‘Let Us Draw Strength’: Polish and Israeli Leaders Commemorate 80th Anniversary of Warsaw Ghetto Uprising
by Dion J. Pierre
Leaders from Poland and Israel commemorated the Warsaw Ghetto Uprising on Wednesday during a ceremony at the Monument of the Ghetto Heroes of Warsaw.
Israeli President Isaac Herzog, German President Frank-Walter Steinmeier, and Polish President Andrzej Duda spoke at the event — just steps away from the POLIN Museum of Jewish History — with each calling on the world to remember the thousands of men and women who waged the largest act of Jewish resistance to Nazi persecution during World War II.
“I stand before you today and ask for forgiveness for the crimes committed by Germans here,” Steinmeier said. “Every crime that the Germans committed should have a place in our memory.”
Ambassador Ronald S. Lauder, representing the World Jewish Congress (WJC), also spoke at the event.
“Everyone here today must use these brave young men and women as an inspiration when we face the kind of hatred we are seeing today throughout the world,” Ronald S. Lauder, former US Ambassador to Austria and current president of the World Jewish Congress said in an address given at the ceremony. “Hatred in the form of antisemitism. Hatred against all types of people. Let us draw strength from them, let us draw courage, and let us always remember their courage in the face of hatred. Fight back with whatever means.”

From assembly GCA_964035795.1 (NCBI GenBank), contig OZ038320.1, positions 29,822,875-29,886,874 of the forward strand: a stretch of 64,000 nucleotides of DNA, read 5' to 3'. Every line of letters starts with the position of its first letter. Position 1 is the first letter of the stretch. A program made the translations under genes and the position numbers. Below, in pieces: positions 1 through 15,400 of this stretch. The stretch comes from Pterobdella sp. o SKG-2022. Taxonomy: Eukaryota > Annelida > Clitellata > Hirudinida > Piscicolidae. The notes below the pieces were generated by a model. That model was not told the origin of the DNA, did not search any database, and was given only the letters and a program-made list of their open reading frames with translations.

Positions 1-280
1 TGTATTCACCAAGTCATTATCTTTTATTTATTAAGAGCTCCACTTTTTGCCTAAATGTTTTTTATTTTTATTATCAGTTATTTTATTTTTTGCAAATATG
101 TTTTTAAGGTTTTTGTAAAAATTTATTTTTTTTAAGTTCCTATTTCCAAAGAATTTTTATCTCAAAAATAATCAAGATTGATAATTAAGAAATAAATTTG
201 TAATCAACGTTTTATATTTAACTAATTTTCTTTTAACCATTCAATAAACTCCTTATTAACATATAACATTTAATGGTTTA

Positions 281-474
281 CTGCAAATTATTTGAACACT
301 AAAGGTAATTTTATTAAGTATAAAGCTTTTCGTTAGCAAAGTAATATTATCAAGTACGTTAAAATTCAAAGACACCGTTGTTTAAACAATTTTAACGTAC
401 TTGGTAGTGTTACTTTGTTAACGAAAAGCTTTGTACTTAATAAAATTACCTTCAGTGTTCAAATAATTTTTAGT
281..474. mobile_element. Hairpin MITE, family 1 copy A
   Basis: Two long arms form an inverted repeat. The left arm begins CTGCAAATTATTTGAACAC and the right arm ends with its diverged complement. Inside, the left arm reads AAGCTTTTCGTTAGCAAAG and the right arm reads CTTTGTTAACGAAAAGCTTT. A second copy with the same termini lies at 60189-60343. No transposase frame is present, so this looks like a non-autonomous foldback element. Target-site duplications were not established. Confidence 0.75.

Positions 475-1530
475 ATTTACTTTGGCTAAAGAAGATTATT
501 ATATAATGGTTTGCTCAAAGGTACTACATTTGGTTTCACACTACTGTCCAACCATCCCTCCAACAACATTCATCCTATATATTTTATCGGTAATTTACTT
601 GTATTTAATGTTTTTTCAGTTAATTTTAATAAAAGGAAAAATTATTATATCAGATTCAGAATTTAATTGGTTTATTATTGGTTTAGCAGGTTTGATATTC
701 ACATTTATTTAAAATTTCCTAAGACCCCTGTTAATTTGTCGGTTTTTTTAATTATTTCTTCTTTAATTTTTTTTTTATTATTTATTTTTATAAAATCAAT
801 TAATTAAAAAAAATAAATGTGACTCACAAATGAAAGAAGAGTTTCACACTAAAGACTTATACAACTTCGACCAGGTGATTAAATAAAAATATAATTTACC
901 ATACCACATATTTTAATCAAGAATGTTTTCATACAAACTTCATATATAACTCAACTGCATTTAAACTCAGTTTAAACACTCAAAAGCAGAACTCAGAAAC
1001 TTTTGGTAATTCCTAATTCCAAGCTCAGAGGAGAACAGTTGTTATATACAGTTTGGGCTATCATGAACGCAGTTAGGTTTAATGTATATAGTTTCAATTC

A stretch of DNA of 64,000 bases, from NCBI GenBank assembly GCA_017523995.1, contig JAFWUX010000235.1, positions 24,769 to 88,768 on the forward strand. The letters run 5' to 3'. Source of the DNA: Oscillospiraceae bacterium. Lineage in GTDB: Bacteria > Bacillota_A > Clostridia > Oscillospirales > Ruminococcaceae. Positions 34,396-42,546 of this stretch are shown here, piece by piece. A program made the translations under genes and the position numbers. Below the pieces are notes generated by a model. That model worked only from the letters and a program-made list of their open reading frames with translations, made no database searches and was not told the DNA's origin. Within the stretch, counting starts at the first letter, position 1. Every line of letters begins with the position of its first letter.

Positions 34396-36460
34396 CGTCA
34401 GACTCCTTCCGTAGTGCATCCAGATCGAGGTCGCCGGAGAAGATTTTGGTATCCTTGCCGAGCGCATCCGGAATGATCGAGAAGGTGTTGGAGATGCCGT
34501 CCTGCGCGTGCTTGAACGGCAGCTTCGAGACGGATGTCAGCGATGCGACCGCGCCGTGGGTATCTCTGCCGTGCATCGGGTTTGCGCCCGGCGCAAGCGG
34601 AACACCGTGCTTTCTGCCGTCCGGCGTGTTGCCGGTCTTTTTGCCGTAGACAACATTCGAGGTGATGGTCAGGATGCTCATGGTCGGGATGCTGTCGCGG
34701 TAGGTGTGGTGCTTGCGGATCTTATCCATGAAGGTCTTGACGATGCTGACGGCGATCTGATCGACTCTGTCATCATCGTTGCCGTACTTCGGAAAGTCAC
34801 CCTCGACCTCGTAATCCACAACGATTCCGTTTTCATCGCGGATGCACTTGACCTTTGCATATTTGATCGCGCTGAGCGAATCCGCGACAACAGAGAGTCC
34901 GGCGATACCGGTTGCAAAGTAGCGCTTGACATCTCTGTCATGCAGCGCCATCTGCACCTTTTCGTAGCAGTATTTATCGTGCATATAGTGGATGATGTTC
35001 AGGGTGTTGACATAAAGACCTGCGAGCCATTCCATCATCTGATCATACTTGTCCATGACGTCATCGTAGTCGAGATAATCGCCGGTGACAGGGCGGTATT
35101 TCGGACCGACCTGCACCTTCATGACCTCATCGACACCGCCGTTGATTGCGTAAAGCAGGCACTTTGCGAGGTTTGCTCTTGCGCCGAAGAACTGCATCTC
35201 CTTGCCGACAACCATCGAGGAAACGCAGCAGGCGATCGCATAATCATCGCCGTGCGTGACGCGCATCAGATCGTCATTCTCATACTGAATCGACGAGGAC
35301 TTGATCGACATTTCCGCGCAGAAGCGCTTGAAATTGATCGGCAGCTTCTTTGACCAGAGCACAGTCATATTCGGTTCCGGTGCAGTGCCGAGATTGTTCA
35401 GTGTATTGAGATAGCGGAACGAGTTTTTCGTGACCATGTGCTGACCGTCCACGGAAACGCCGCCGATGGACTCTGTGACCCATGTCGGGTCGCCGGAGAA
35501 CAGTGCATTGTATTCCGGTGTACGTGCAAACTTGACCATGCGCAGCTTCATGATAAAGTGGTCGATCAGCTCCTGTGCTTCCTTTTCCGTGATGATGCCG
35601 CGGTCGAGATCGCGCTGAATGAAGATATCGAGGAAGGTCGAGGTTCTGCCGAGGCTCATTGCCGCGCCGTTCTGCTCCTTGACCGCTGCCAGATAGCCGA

Israel and Poland recently upgraded their diplomatic relations after several years of tension caused by Poland’s efforts to minimize its role in the Holocaust and persecute historians who expose it. Per an agreement signed in March, according to Jewish News Syndicate, Poland will send an ambassador to Israel and resume field trips in which Israeli youth travel to Poland to visit concentration camps and World War II sites.
Some including, Professor Jan Grabowski of University of Ottawa, a historian of Polish-Jewish relations during the Nazi occupation, have publicly opposed the new agreement, arguing that it enables Holocaust deniers who, she said, “are unable to understand that, to some extent, their own nation took part in the genocide designed and carried out by the Germans.”
Yad Vashem, Israel’s national memorial to the Holocaust in Jerusalem, also criticized the decision to resume student trips, explaining that sending Jewish youths to site such as the Museum of Cursed Soldiers, which honors anti-communist military leaders who killed Jews, will force them to commemorate antisemites.
Follow Dion J. Pierre @DionJPierre.